The guy in the above YouTube Video tells his story of dying and going to hell (obtained from Bio network).
There are a lot of things that can change people.
Unfortunately, some things can actually make people worse. An example is the effect of choosing to abuse drugs and subsequent addiction. Most of us are familiar with the faces of drug abuse and how an individual can transform from an otherwise healthy individual to looking gaunt and sickly in a matter of weeks. Stress and trauma are additional examples of things that can elicit a huge transition in a person. The effects of stress can take an obvious emotional, physical, and spiritual toll. This is often overtly manifested. Some may lose a significant amount of weight. Others might gain. Some turn prematurely gray or even white; while others might lose their hair altogether (however, I must qualify that some things like hair, stress or no stress, can also change because of genetics and hormones. Yours truly got natural curly hair after having kids).
Other examples of change for the worse are lifestyle choices that can lead a person away from God, family, and friends. A person can deliberately drown out the still small voice of a conscience and “harden the heart”. And if someone thinks that these statements are being judgmental, think about where the still small voice might be coming from in the first place. A popular responsorial in Mass that comes from Psalm 95 states, “If today you hear His voice, harden not your hearts.”
Unfortunately most of us have known at least one person who has undergone a change for the worse. Sometimes it might even be oneself.
I Survived…Beyond and Back
One of my favorite television programs is “I Survived…Beyond and Back.” This show, appearing on the Bio network, features accounts of people who have experienced a legal clinical death and for whatever reason have survived to come back. Each one of them speaks about a type of heaven and/or hell encounter. What is consistent in these accounts is that their experience of the beyond ends up transforming their lives. At the beginning of this post, I have included a YouTube account of a man who states that he died and went to hell and came back.
A lot of people choose to be victims of their circumstances.
It is a fallacy to believe that a person must hit “rock bottom” before a change for the better can occur. Instead of waiting for that proverbial “rock bottom” (and you don’t want to find out what “rock bottom” looks like), a person can decide to change right away. If one cannot commit to a lifetime, any type of change can be significant, even if it is a little pledge to begin for one moment, for an hour, then maybe a day, or even a month at a time. The idea is to make progress, no matter how small and to avoid procrastination. Others might not notice right away. Even you might not be able to tell. But God can tell. Instantaneous miracles can occur, but who dictates that miracles have to be sudden? Miracles can happen slowly too. Most of us can only accomplish change in baby steps. But don’t forget that many baby steps can equal a big step.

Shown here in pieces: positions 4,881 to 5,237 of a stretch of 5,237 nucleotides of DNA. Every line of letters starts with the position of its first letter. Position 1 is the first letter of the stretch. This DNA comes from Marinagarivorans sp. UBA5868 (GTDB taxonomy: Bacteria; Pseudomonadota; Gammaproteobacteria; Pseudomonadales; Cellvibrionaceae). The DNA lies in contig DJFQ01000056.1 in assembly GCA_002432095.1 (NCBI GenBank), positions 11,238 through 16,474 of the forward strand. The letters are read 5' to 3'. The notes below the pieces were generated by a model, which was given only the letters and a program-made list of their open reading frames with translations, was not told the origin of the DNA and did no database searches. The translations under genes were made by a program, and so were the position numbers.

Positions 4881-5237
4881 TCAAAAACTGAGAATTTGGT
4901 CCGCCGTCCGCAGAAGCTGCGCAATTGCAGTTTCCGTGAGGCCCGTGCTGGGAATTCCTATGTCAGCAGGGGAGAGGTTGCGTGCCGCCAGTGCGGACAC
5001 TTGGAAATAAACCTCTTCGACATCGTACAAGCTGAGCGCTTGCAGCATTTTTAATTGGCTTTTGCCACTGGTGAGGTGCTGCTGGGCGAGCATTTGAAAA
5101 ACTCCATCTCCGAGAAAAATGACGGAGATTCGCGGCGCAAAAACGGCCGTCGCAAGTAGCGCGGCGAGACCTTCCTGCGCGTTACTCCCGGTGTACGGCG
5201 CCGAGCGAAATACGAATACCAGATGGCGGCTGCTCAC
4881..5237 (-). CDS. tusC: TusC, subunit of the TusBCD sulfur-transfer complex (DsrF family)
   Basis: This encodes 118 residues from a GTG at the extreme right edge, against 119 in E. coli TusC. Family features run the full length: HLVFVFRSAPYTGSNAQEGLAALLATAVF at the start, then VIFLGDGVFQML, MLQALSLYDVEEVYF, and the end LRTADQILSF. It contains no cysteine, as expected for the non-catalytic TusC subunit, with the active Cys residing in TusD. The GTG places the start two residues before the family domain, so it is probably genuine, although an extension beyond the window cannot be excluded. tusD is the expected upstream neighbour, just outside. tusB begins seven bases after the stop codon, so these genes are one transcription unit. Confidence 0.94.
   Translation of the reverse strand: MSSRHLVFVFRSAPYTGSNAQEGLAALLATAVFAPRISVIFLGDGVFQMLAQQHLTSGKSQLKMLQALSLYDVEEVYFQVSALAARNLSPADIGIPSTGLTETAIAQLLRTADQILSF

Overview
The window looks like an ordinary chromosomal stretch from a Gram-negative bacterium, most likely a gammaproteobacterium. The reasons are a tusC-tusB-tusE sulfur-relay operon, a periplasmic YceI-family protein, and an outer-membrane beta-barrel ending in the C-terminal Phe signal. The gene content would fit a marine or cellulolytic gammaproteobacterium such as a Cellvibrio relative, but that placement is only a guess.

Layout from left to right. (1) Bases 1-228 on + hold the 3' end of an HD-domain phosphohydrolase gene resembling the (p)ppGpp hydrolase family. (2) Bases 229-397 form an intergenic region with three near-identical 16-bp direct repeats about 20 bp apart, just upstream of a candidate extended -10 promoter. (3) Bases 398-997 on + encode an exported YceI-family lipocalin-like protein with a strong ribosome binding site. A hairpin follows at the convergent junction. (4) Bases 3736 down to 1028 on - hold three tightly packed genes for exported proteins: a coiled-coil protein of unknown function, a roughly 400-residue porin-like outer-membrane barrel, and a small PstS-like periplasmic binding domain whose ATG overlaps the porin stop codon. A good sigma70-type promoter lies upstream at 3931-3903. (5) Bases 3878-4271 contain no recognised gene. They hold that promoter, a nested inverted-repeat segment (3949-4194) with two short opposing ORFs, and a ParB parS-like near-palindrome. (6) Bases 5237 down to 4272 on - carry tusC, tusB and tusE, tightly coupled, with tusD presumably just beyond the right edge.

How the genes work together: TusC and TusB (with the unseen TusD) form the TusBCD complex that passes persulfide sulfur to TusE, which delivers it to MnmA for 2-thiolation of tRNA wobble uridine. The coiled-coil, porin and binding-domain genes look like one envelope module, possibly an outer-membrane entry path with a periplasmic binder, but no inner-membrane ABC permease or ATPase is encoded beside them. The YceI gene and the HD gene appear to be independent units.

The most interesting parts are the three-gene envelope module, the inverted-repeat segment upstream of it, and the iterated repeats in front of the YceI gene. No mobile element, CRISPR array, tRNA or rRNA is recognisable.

Some are looking for a jump-start to making a positive change in their lives.
As a person of faith, I believe that there is a solution, an ever present help in our time of need(Psalm 46:1-3). When venerable Matt Talbot (1856-1925), a modern day patron saint for those struggling with addictions, first desired to quit drinking, he made only a three month pledge at first. But then he supplemented that pledge by going to Confession (as he was Roman Catholic) and attending daily Mass. Receiving the Body and Blood of Jesus gave him the strength to overcome what seemed otherwise impossible for him – alcoholism. He took up daily reading of Scripture and prayed frequently. Gradually, through the grace of God, his life was transformed. He went from out-of-control drinking binges to being declared a venerable by the Church. His feast day is observed on June 19 and deserves a separate blog soon.
In addition, we cannot discount the effect that the prayers of others can have on recovery and change. It is an act of mercy to pray for someone. If we know of someone who is in need of a major transformation, prayer is a strong weapon as well as going to Mass with their intentions in our heart. St. Padre Pio often referred to the rosary as the “weapon.”
The Most Holy Body and Blood of Christ
This Sunday marks the Solemnity of the Most Holy Body and Blood of Christ or Corpus Christi, a significant feast day in the Catholic Church. It is a big one but is not marked by sales in the stores, chocolate figurines, a giant bunny, or a bearded fat man. This observance consists of the Bread and Wine which becomes consecrated as the Body and Blood of Jesus. It is our spiritual food for the journey of life and a source of grace and strength. The Catechism of the Catholic Church refers to the Eucharist “as the source and summit of the Christian life” (136).
Unfortunately, a lot of people, non-Catholics and even some professed Catholics, may not realize or appreciate the significance of the Most Holy Body and Blood of Christ. But it is life transforming and life giving. Especially in that Jesus is Really Present for each one of us through this Sacrament. Learning about the Real Presence of Jesus in the Eucharist is what led to my own conversion to Catholicism. The Sacrament of the Eucharist is something that can change each one of our lives for the better.